Question: How to check whether experimental covariates are confounded with our group of interest?
0
gravatar for english.server
7 weeks ago by
english.server20 wrote:

Hi

In the context of microarray analysis, how to check whether experimental covariates (age/gender) are confounded with our grouping of interest (ie diseased vs normal)?

goi = sample(letters[1:2], 20, T) # group of interest

cov=list() #3 covariates
cov$c1=sample(letters[1:4], 20, T)
cov$c2=sample(letters[1:5], 20, T)
cov$c3=sample(letters[1:2], 20, T)

numeric_covar= sample (c(25:60), 20, T)

Approach1- chisq.test

sapply(names(cov), function (x) 
                     chisq.test (cov[[x]], goi) $p.value) # not for numeric_covar

Appraoch2- Anova/t.test

sapply(names(cov), function (x)  # suitable for *numeric_covar* as well.
                     anova(lm( as.numeric(as.factor(cov[[x]])) ~ as.numeric(as.factor(goi))))$'Pr(>F)'[1])

I think the numeric_covar can only be dealt with the second approach.

microarray covariates • 141 views
ADD COMMENTlink modified 7 weeks ago • written 7 weeks ago by english.server20
Answer: How to check whether experimental covariates are confounded with our group of in
1
gravatar for Gordon Smyth
7 weeks ago by
Gordon Smyth39k
Walter and Eliza Hall Institute of Medical Research, Melbourne, Australia
Gordon Smyth39k wrote:

Well, I tried to help you previously:

https://support.bioconductor.org/p/124670/

and I think I might even have been the one who introduced you to the term "confounded" for experimental designs. I advised you against trying to use tests like the ones you give here. The tests you propose are simply testing for correlation rather than confounding and neither seems informative to me.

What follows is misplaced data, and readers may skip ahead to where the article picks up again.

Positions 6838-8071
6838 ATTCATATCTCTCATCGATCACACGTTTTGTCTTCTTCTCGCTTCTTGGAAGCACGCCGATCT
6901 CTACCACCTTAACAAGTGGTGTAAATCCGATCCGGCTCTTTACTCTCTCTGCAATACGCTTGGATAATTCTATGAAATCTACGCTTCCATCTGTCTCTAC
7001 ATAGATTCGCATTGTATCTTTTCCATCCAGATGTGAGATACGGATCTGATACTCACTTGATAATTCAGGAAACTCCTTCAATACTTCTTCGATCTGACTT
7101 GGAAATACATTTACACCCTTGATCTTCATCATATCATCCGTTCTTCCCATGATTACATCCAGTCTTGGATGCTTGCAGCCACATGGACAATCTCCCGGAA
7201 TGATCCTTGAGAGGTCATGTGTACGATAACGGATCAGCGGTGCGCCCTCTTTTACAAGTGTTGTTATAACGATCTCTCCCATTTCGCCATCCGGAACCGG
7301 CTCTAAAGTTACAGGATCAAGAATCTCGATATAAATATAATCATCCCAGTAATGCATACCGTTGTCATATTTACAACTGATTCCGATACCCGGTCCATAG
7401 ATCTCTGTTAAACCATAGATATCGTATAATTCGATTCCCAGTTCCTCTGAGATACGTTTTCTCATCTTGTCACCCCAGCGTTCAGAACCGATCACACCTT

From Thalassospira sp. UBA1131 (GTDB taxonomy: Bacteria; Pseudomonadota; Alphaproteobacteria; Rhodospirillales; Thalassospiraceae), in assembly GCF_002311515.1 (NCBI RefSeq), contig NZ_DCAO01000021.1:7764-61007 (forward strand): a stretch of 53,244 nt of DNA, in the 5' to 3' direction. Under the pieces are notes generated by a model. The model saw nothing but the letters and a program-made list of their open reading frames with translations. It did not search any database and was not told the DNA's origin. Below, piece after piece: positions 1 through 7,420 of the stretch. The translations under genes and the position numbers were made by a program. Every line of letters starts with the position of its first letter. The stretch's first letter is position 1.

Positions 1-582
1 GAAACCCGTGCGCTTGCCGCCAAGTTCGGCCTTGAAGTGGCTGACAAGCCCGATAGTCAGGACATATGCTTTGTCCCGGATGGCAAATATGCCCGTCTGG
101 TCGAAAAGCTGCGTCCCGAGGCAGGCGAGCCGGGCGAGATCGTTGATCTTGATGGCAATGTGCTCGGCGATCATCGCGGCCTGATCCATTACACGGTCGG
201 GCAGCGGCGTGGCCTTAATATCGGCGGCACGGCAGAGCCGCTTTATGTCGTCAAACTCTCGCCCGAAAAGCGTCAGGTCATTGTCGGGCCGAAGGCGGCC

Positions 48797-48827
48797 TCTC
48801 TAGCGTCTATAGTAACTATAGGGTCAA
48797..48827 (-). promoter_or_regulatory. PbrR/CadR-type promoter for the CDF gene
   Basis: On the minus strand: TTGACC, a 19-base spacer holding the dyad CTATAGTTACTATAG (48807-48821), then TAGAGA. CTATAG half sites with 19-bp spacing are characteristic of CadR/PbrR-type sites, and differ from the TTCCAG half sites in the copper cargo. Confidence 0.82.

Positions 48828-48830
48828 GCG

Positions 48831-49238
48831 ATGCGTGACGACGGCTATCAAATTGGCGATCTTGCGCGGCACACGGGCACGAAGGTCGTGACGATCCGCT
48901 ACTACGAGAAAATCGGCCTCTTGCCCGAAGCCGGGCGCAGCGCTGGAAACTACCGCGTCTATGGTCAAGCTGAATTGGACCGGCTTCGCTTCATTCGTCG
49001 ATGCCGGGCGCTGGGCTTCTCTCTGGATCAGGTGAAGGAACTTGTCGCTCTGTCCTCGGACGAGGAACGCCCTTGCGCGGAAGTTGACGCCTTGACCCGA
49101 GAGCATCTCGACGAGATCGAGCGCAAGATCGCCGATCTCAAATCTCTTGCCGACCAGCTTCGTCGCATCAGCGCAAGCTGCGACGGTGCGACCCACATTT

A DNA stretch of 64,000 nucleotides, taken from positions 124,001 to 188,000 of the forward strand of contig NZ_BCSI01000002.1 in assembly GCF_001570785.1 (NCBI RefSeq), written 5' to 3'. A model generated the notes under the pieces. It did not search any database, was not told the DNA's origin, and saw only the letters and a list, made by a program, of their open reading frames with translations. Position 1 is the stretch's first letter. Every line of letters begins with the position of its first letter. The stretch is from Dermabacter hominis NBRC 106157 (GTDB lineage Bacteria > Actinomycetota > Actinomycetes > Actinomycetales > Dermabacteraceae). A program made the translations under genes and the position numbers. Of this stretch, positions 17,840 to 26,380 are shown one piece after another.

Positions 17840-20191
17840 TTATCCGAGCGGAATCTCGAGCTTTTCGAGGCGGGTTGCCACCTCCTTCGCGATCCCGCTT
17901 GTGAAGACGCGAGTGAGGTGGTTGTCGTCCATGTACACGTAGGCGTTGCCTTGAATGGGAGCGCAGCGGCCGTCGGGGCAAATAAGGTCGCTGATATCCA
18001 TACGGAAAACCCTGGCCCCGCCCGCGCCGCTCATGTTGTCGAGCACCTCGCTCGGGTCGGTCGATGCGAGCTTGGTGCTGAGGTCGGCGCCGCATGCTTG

I wonder what real problem you are trying to solve. I wonder whether you are perhaps trying to come up with a series of tests so that you can analyse microarray datasets automatically without having to look at plots or think about the variables. That would be an unrealistic idea. If you are trying to decide which variables to include in a microarray analysis, it is better to look at your data and think about the meaning of the variables, perhaps making a table or a plot along the way to help you.

There are mathematical methods for examining collinearity in linear models using an eigenvalue decomposition of the design matrix, but this is strictly for mathematicians and I do not think it would be helpful anyway for any real microarray dataset.

BTW, the term "covariate" always refers to a numeric variable. Categorical variables are instead called factors.

ADD COMMENTlink modified 7 weeks ago • written 7 weeks ago by Gordon Smyth39k

Thank you Gordon Smyth. Regarding my previous post, I thought the concepts asked there are different from what is asked here! Thanks for clarification. You are absolutely right about me wanting to "analyse microarray datasets automatically without having to look at plots or think about the variables." and that's partly because I think my knowledge in statistics is way too shallow and I'm trying to simplify things, ie to look for a number (threshold) to decide about samples. I was happy to find a tutorial on github using somehing like what I wote above:

sapply(names(cov), function (x)  # suitable for *numeric_covar* as well.
                     anova(lm( as.numeric(as.factor(cov[[x]])) ~ as.numeric(as.factor(goi))))$'Pr(>F)'[1])

but it seems that I have been overgeneralizing. The link to the github tutorial: https://github.com/icnn/Microarray-Tutorials/wiki/Affymetrix#7

ADD REPLYlink written 7 weeks ago by english.server20

If goi has two groups, then the code you've written is a very complicated way of doing a two-sample t-test. If goi has more than two groups, then the code will give nonsense results.

ADD REPLYlink modified 7 weeks ago • written 7 weeks ago by Gordon Smyth39k

Thank you for your response. I think I've to study a little more to digest the concept.

ADD REPLYlink written 7 weeks ago by english.server20
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